When words become unclear, I shall focus with photographs. When images become inadequate, I shall be content with silence – Ansel Adams
I’m fortunate to live in a world of seasons. Being an outdoor photographer, much of my work and life revolves around the seasons. Park City, UT, showcases the seasons beautifully and without fail, each one arrives in time. The snow will melt, the flowers will bloom, the leaves will turn and the snow will fall. There is no set time that each season has to ready by and Mother Nature is the queen of bending the right time.
This year in Park City has been no exception. It has snowed every month except July, fall colors appeared in vivid blood red in August, October was warm and beautiful and like the flip of a switch, November has turned to winter. Below zero temperatures (F) and the first major snowstorm of the year knocking on the door has been the case the past week in Utah. Much of the country is locked in cold weather and buried in deep snow. Here in Utah, that sounds like a dream:) Winter is the singular reason many people have heard of, and moved to, Utah.
Winter can be challenging as an outdoor photographer for obvious reasons. The flip-side to this is there are unique photographic opportunities that are only possible during these “challenging” conditions. Frozen air, lower sun angles, smooth landscapes and active weather are a few reasons I love photographing the winter. Until recently, I’ve not photographed much during the winter. I was busy skiing! Now, I have a renewed vision and want to be out capturing the beauty of winter as much as possible. These images were made on a morning last week when the temperature was -3F and I began hiking at 5:30 a.m. in the dark. Cold? Yes. Worth it? You decide, I know my answer:)
Thanks for following along and I promise to be more active here!
I have much to say and share but am having a block where I should start! I’ll start with this morning’s view over Park City, UT. Winter has returned to my little town in the Wasatch mountains. I couldn’t be happier:)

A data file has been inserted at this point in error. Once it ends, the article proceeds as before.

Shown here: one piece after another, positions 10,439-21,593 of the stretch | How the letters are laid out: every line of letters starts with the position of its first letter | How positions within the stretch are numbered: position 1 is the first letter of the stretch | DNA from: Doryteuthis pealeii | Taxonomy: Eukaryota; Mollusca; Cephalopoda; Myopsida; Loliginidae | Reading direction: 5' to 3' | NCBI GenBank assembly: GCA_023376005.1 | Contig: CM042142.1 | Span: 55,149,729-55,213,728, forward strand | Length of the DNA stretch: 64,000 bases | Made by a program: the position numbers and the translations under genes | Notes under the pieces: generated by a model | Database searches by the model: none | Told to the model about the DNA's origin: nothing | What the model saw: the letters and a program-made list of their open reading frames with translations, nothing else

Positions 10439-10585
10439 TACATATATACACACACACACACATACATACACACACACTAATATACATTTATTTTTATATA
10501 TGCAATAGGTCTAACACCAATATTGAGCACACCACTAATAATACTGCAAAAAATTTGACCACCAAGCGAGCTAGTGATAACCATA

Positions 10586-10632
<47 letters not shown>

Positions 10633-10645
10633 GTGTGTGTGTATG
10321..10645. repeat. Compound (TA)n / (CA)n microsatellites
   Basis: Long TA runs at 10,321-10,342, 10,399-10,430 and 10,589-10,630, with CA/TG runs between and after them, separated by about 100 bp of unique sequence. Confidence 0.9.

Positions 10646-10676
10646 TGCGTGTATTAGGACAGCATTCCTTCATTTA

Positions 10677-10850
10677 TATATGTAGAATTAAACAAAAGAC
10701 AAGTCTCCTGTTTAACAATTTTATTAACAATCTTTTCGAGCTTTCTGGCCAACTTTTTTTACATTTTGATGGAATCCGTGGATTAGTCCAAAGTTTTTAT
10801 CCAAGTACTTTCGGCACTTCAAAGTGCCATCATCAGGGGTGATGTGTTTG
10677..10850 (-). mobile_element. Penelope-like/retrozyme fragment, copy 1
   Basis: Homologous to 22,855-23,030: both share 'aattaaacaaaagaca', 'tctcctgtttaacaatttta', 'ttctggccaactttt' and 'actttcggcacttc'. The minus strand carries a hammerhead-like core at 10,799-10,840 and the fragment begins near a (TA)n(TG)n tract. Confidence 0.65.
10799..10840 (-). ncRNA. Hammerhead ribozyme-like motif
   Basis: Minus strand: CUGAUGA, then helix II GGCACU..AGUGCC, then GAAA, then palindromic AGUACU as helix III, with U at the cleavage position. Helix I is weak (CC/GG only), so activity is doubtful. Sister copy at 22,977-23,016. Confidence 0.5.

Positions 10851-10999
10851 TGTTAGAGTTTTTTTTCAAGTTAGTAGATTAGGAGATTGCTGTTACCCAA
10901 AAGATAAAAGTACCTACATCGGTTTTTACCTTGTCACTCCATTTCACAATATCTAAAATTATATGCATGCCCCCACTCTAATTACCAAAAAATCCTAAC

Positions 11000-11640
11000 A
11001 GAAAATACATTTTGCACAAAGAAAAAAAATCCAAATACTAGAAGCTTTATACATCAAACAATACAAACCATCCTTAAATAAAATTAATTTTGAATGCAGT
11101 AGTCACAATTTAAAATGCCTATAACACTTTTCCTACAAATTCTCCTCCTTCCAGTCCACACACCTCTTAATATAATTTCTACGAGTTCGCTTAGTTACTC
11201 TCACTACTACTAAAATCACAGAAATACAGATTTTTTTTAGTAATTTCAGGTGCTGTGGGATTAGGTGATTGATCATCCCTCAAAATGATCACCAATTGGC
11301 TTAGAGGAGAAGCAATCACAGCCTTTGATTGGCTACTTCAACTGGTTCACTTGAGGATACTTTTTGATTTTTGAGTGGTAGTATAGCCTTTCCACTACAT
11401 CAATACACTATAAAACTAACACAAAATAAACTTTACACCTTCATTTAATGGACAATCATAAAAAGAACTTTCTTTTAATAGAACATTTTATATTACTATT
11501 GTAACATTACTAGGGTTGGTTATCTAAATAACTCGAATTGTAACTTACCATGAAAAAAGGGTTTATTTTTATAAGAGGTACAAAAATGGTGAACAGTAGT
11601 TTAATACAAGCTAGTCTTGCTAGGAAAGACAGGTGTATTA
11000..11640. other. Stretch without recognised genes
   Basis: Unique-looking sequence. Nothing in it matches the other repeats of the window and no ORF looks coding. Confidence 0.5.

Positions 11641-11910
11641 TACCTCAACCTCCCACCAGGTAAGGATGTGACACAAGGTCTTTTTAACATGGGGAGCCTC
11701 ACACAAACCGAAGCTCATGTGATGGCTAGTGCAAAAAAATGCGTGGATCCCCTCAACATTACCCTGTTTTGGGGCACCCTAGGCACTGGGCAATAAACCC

Art is not to be found by touring to Egypt, China, or Peru; if you cannot find it at your own door, you will never find it. – Emerson
This is a topic that has been on my mind for some time. Photography is flooded with images from far away places and many think that you need to visit distant and exotic lands to create images. Well, until you do go to those places, don’t pass up the opportunity to photograph and observe the beauty that is so close to home. I guarantee that if you look around your house, there are beautiful scenes to capture. This is true no matter where you live, whether in a city or a cabin in the woods or on the beach.
I’ll be pursuing this project further over the coming months and I made one image this morning that was 2 steps from my front door. It rained this morning and patches of blue sky were breaking through. The wind has blown many leaves off the aspens and this one caught my eye. I’ll write another post with several images together as I find them:)
I’ve recently learned that a photographer who’s inspired me for many years has decided to turn away from from photography, possibly for good. He’s always been one to photograph remote locations, in the bitter cold, in the dark and alone. He wasn’t shooting to become popular or get “likes” and this showed in his images. No crazy lines in his compositions, just an overall peacefulness.
His style has influenced me more than any other photographer over the years as I’ve found my passion for photography. All the early mornings of just a camera, coffee and pitch black have been inspired by him. I would’ve still gone but it was a bit easier knowing there was someone out there doing something similar to get a picture. I’ve gained confidence to not be afraid to be different with your photography. This is extremely difficult, as anything creative should be, to no fall into the trap of photographing WHAT OTHER PEOPLE WANT TO SEE. Is this really why you are a photographer? Not me. I’ve always wanted to share with others what I see, not what they want to see.
I’m honestly hurt that I won’t be able to see his images on a regular basis. As much as it is important to photograph what YOU want and to do it YOUR way, it’s nothing if it isn’t shared with the world. If Mozart only played piano in the middle of the forest with nobody to ever hear him, would he be a musical genius? NO. The part of art that I think speaks as loud as the work itself is sharing it with others. It’s not art if others never see it.
I fully respect his decision to pursue a different journey, one that intrigues, challenges and inspires. I truly wish him all the best and a sincere thank you for all he’s inspired with me over the years.
Earlier this week I spent 3 days backpacking in the Uinta Mountains of northeast Utah. Rain was the dominant weather feature and luckily it cleared out on the final day. This image is of columbine wildflowers at 11,000 ft among a rock garden. The sun was on the verge of shining through the lifting clouds and the air was dead calm. The trip was so refreshing with the rain, solitude and exploring new landscapes. I’m working on several images for the next post which I’ll share soon.
Have a great weekend and get out there to enjoy the last bit of summer:) EE